European Court Upheld Vatican Diplomatic Immunity over Sex Abuse Victims

On Tuesday, October 12, the European Court of Human Rights (ECHR) ruled that the Vatican can not be charged in European courts because of its sovereign status. The human rights court in Europe dismissed the suit submitted by a group of clergy abuse survivors, citing that the Vatican is a country with Diplomatic Immunity.

24 French and Dutch individuals filed a class-action lawsuit in the Court of First Instance in Ghent, Belgium, in 2011. According to the initial case, the victims claimed that they were all subjected to sexual abuse by Catholic priests when they were children. The plaintiff claims that the Holy See should pay 10 thousand euros in compensation, citing the "Catholic Church's policy of silence on the issue of sexual abuse."

In 2013, the Ghent Court of First Instance dismissed the 2011 case. EuroNews reported that the Belgian court's decision was based on the Vatican's "state privileges under international law," giving it diplomatic immunity. The Ghent Court of Appeals upheld the Court of First Instance's decision in 2016.

In 2017, the group appealed the Belgian court's decision to the ECHR. J.C. and Others v. Belgium expanded the defendants, including the Vatican, Catholic leaders, and Catholic Associations in Belgium.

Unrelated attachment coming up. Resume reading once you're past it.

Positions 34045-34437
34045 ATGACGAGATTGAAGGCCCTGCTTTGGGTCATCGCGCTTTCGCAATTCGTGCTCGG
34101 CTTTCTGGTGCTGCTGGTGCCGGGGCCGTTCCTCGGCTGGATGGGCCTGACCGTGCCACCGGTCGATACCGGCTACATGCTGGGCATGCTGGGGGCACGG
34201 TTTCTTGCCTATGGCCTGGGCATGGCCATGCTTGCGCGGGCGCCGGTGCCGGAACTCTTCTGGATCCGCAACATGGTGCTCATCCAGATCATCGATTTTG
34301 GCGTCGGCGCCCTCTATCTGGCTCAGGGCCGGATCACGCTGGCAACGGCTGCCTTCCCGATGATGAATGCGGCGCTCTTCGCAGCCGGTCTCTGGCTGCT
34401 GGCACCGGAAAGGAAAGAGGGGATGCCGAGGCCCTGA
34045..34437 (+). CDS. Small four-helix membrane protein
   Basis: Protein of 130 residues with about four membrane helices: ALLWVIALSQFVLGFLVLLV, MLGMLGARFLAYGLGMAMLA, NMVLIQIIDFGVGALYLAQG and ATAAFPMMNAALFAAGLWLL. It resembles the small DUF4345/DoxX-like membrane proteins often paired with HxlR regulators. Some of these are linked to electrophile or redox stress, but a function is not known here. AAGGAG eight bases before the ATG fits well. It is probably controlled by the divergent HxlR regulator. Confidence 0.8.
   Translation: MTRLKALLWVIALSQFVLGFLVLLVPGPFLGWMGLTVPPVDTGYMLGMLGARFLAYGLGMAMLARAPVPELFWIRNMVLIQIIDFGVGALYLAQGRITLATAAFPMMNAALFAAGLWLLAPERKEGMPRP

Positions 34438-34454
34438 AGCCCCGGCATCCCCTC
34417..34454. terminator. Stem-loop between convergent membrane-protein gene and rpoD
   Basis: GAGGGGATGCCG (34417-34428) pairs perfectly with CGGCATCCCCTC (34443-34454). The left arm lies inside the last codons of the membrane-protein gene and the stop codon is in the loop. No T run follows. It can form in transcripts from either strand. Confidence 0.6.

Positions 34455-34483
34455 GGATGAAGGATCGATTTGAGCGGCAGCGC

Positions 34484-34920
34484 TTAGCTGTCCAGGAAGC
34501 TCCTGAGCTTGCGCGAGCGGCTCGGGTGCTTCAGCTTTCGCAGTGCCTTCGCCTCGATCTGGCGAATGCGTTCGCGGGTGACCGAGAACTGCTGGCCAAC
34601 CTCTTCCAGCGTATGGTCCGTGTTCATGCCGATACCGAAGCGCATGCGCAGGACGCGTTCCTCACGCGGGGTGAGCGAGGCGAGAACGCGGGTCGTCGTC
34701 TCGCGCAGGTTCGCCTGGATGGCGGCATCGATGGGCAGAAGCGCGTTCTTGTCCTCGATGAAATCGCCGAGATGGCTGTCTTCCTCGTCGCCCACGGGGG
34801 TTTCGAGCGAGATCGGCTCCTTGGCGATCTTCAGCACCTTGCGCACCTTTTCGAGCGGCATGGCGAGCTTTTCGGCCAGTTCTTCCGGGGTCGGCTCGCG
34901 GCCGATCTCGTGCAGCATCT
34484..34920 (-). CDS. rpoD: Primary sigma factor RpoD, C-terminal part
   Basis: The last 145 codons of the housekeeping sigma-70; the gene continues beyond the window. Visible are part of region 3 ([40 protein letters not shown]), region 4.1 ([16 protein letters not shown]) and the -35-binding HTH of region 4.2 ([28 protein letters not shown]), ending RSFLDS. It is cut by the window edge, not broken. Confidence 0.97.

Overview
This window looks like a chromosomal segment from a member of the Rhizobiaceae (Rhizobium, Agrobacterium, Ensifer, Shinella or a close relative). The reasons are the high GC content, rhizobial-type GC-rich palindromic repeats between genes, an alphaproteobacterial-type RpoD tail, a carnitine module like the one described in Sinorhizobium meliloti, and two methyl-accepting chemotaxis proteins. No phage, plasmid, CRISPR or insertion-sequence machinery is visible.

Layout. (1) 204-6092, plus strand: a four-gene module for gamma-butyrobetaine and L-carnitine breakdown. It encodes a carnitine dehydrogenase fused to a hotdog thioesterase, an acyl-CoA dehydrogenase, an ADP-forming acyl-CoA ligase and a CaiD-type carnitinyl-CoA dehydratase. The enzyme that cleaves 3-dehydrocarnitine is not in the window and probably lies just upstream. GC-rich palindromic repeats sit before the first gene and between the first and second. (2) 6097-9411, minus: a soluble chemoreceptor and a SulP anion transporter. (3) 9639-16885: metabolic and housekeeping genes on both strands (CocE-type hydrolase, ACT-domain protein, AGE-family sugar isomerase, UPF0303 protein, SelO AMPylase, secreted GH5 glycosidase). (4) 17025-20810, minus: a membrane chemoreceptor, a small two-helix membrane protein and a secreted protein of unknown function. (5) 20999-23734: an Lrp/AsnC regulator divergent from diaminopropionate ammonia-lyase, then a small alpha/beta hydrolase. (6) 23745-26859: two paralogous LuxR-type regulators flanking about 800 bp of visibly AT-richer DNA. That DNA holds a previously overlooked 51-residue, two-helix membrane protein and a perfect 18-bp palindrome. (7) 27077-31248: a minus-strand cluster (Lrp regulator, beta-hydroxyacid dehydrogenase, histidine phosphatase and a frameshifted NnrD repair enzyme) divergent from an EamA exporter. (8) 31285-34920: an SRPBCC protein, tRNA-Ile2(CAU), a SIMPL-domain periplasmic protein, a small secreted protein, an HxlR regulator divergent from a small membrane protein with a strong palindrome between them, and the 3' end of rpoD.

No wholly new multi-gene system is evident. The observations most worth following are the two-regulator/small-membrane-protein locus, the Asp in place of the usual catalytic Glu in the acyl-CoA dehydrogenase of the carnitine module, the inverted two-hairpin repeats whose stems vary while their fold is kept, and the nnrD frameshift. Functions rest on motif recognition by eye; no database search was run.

In a 6-1 ruling, the Strasbourg Court Chamber agreed to the Belgian court's ruling, adding that Pope Francis is not a principal of the Catholic church's bishop. ECHR said that the "misconduct attributed directly to the Holy See hadn't been committed on Belgian territory but in Rome." "Neither the pope nor the Holy See had been present on Belgian territory when the misconduct attributed to the church's leaders in Belgium had been committed," the ECHR statement added.

The ECHR's ruling has created a more profound chasm between the Catholic faithful and the Vatican's ongoing dilemma with sexual abuse in the Catholic Church. On October 5, a disturbing report was released by an independent commission headed by Jean-Marc Sauve. The report documented more than 3 thousand individual cases of sexual abuse by the Catholic priests and clergy.

Pope Francis called the French report a "moment of shame" but has not shown any conclusive plan to address the abuses.

ECHR's decision ruled that the Ghent court did not violate article 6 and article 1 of the European Convention on Human Rights.ECHR argued that the Ghent court in Belgium did "not departed from the generally recognized principles of international law in matters of state immunity." 

A final appeal is still available for the plaintiff, moving higher to ECHR's 5-member Grand Chamber, where the decision can be absolute.

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